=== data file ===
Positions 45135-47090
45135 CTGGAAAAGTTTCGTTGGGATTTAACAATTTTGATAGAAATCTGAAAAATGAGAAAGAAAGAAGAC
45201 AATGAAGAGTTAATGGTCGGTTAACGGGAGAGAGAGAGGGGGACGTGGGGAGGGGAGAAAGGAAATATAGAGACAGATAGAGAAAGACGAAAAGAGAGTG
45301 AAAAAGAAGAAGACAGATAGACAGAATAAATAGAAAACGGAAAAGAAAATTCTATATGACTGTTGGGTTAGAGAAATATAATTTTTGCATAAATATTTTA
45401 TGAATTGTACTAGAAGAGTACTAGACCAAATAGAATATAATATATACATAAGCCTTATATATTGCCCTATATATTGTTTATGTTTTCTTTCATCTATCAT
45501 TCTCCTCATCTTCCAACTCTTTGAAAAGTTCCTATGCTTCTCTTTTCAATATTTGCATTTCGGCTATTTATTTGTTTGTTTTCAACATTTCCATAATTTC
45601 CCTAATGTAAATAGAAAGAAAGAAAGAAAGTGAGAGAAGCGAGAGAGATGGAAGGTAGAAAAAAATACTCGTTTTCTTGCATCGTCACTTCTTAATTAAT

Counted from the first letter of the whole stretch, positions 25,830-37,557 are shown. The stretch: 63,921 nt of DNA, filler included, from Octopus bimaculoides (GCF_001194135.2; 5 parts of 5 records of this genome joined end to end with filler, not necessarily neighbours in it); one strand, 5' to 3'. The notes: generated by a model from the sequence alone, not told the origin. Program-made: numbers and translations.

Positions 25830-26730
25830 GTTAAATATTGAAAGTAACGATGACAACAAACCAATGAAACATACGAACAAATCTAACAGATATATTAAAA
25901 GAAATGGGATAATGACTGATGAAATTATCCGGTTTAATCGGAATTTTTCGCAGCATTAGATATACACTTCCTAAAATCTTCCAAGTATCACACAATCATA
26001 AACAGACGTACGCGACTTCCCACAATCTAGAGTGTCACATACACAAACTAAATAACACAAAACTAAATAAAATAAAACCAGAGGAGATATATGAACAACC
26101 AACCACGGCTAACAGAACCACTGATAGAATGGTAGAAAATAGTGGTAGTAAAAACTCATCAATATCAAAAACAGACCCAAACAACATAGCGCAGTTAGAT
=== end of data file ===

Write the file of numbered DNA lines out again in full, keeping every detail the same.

Positions 45135-47090
45135 CTGGAAAAGTTTCGTTGGGATTTAACAATTTTGATAGAAATCTGAAAAATGAGAAAGAAAGAAGAC
45201 AATGAAGAGTTAATGGTCGGTTAACGGGAGAGAGAGAGGGGGACGTGGGGAGGGGAGAAAGGAAATATAGAGACAGATAGAGAAAGACGAAAAGAGAGTG
45301 AAAAAGAAGAAGACAGATAGACAGAATAAATAGAAAACGGAAAAGAAAATTCTATATGACTGTTGGGTTAGAGAAATATAATTTTTGCATAAATATTTTA
45401 TGAATTGTACTAGAAGAGTACTAGACCAAATAGAATATAATATATACATAAGCCTTATATATTGCCCTATATATTGTTTATGTTTTCTTTCATCTATCAT
45501 TCTCCTCATCTTCCAACTCTTTGAAAAGTTCCTATGCTTCTCTTTTCAATATTTGCATTTCGGCTATTTATTTGTTTGTTTTCAACATTTCCATAATTTC
45601 CCTAATGTAAATAGAAAGAAAGAAAGAAAGTGAGAGAAGCGAGAGAGATGGAAGGTAGAAAAAAATACTCGTTTTCTTGCATCGTCACTTCTTAATTAAT

Counted from the first letter of the whole stretch, positions 25,830-37,557 are shown. The stretch: 63,921 nt of DNA, filler included, from Octopus bimaculoides (GCF_001194135.2; 5 parts of 5 records of this genome joined end to end with filler, not necessarily neighbours in it); one strand, 5' to 3'. The notes: generated by a model from the sequence alone, not told the origin. Program-made: numbers and translations.

Positions 25830-26730
25830 GTTAAATATTGAAAGTAACGATGACAACAAACCAATGAAACATACGAACAAATCTAACAGATATATTAAAA
25901 GAAATGGGATAATGACTGATGAAATTATCCGGTTTAATCGGAATTTTTCGCAGCATTAGATATACACTTCCTAAAATCTTCCAAGTATCACACAATCATA
26001 AACAGACGTACGCGACTTCCCACAATCTAGAGTGTCACATACACAAACTAAATAACACAAAACTAAATAAAATAAAACCAGAGGAGATATATGAACAACC
26101 AACCACGGCTAACAGAACCACTGATAGAATGGTAGAAAATAGTGGTAGTAAAAACTCATCAATATCAAAAACAGACCCAAACAACATAGCGCAGTTAGAT